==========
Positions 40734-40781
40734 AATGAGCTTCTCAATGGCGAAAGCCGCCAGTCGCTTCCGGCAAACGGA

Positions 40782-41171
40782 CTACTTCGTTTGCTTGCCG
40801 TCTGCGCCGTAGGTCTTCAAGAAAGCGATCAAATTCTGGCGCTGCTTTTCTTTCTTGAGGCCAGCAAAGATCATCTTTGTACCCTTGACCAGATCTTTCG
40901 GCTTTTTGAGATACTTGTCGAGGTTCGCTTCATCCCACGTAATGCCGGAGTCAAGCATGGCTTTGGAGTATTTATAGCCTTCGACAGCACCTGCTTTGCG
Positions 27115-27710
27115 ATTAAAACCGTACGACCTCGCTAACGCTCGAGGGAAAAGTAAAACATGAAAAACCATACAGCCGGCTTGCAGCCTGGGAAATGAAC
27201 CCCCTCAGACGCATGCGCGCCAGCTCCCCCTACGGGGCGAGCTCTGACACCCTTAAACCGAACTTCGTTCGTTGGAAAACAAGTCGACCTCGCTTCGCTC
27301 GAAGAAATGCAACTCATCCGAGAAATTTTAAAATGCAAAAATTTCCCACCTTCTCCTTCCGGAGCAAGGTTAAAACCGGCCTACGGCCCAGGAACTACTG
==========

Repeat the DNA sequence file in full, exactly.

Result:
Positions 40734-40781
40734 AATGAGCTTCTCAATGGCGAAAGCCGCCAGTCGCTTCCGGCAAACGGA

Positions 40782-41171
40782 CTACTTCGTTTGCTTGCCG
40801 TCTGCGCCGTAGGTCTTCAAGAAAGCGATCAAATTCTGGCGCTGCTTTTCTTTCTTGAGGCCAGCAAAGATCATCTTTGTACCCTTGACCAGATCTTTCG
40901 GCTTTTTGAGATACTTGTCGAGGTTCGCTTCATCCCACGTAATGCCGGAGTCAAGCATGGCTTTGGAGTATTTATAGCCTTCGACAGCACCTGCTTTGCG
Positions 27115-27710
27115 ATTAAAACCGTACGACCTCGCTAACGCTCGAGGGAAAAGTAAAACATGAAAAACCATACAGCCGGCTTGCAGCCTGGGAAATGAAC
27201 CCCCTCAGACGCATGCGCGCCAGCTCCCCCTACGGGGCGAGCTCTGACACCCTTAAACCGAACTTCGTTCGTTGGAAAACAAGTCGACCTCGCTTCGCTC
27301 GAAGAAATGCAACTCATCCGAGAAATTTTAAAATGCAAAAATTTCCCACCTTCTCCTTCCGGAGCAAGGTTAAAACCGGCCTACGGCCCAGGAACTACTG